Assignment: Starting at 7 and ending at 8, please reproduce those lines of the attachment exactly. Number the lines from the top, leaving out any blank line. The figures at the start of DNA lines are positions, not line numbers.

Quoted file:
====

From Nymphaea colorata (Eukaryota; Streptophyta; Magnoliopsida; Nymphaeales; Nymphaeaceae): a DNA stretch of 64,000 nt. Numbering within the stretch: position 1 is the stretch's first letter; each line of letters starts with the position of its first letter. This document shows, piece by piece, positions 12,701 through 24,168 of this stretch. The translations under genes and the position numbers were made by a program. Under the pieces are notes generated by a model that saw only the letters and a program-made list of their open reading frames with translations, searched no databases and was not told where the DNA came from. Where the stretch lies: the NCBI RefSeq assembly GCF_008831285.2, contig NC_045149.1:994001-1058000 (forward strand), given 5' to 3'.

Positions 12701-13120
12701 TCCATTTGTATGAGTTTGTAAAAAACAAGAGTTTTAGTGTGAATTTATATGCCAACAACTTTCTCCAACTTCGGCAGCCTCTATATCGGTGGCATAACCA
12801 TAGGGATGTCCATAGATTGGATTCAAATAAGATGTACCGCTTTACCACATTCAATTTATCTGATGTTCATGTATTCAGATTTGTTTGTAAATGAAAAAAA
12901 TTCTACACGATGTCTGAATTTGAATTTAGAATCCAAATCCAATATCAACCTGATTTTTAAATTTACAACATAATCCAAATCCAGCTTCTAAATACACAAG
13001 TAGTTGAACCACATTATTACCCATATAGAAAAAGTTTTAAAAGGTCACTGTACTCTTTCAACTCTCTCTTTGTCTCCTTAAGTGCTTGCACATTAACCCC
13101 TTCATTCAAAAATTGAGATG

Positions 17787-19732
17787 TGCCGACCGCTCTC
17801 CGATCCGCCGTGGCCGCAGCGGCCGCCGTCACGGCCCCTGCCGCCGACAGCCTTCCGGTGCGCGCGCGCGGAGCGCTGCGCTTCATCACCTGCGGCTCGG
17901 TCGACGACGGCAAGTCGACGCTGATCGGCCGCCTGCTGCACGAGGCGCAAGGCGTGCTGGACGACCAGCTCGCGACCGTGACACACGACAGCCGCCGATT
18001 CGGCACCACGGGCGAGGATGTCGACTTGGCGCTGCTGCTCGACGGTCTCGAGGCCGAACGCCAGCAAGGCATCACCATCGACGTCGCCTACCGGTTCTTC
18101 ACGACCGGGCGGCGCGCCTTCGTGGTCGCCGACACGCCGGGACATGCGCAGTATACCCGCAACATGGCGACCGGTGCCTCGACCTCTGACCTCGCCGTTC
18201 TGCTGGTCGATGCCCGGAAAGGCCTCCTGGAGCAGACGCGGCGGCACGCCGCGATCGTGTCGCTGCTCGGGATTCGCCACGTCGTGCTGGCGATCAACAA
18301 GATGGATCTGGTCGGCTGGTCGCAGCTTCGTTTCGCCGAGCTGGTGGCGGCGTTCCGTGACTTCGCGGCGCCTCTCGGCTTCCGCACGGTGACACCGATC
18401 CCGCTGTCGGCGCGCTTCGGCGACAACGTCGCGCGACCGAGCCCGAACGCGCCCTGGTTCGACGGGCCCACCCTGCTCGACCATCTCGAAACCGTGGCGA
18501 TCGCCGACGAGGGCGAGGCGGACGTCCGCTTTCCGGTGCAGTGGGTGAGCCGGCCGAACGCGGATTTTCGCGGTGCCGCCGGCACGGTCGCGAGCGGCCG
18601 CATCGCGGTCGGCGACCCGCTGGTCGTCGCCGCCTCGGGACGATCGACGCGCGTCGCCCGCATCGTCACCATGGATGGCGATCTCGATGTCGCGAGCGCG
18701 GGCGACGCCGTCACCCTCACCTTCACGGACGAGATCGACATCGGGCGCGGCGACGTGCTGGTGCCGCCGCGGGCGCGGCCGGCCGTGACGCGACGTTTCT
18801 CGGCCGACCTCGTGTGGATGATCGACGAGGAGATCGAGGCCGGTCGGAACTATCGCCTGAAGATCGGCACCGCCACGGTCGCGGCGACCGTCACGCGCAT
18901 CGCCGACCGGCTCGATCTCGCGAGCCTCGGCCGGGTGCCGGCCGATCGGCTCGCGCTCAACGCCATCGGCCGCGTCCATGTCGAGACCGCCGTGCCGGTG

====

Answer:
13101 TTCATTCAAAAATTGAGATG

Positions 17787-19732